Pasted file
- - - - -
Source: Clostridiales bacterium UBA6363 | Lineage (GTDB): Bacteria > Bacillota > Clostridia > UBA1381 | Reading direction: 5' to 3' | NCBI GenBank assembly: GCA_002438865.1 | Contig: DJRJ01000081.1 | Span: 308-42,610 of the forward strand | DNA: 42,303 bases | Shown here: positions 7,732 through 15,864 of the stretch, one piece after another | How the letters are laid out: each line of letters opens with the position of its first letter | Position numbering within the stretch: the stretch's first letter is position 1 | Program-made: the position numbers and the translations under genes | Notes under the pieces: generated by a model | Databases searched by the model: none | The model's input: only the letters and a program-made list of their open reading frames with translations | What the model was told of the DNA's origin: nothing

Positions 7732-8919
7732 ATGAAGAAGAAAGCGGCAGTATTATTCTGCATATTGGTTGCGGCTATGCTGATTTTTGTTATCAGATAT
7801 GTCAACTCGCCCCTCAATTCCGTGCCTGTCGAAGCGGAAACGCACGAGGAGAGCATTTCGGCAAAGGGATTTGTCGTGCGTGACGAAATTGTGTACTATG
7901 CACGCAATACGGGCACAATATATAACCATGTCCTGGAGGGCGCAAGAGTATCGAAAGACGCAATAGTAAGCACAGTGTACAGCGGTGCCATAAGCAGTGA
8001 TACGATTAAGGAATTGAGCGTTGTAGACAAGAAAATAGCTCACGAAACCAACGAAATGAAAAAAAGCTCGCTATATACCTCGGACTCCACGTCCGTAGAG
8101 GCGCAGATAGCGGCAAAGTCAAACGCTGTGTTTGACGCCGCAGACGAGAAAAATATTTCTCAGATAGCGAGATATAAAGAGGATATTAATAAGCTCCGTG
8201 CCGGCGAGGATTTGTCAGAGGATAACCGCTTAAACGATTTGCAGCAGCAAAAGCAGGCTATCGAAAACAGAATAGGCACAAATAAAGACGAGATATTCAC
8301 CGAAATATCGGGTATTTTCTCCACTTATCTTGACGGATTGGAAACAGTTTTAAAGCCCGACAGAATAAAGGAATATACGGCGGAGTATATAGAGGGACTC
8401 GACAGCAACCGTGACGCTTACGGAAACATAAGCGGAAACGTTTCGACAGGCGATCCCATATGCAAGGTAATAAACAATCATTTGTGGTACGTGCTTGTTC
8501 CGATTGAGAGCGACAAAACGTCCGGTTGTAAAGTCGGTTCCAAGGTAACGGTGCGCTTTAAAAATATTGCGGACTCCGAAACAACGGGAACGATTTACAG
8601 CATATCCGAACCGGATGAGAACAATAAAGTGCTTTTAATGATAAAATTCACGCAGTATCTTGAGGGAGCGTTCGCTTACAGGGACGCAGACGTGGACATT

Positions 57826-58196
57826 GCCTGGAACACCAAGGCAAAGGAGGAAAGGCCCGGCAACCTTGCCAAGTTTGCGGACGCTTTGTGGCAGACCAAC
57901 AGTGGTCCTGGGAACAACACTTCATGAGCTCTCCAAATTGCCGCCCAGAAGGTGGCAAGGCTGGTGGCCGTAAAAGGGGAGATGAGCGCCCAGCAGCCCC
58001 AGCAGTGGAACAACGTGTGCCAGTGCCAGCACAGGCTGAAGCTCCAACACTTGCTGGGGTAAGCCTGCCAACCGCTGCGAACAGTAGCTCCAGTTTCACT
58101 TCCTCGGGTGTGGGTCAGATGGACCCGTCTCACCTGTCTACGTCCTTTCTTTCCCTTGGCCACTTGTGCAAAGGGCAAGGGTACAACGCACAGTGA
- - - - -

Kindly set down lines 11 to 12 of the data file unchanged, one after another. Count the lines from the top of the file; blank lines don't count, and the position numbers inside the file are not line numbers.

8501 CGATTGAGAGCGACAAAACGTCCGGTTGTAAAGTCGGTTCCAAGGTAACGGTGCGCTTTAAAAATATTGCGGACTCCGAAACAACGGGAACGATTTACAG
8601 CATATCCGAACCGGATGAGAACAATAAAGTGCTTTTAATGATAAAATTCACGCAGTATCTTGAGGGAGCGTTCGCTTACAGGGACGCAGACGTGGACATT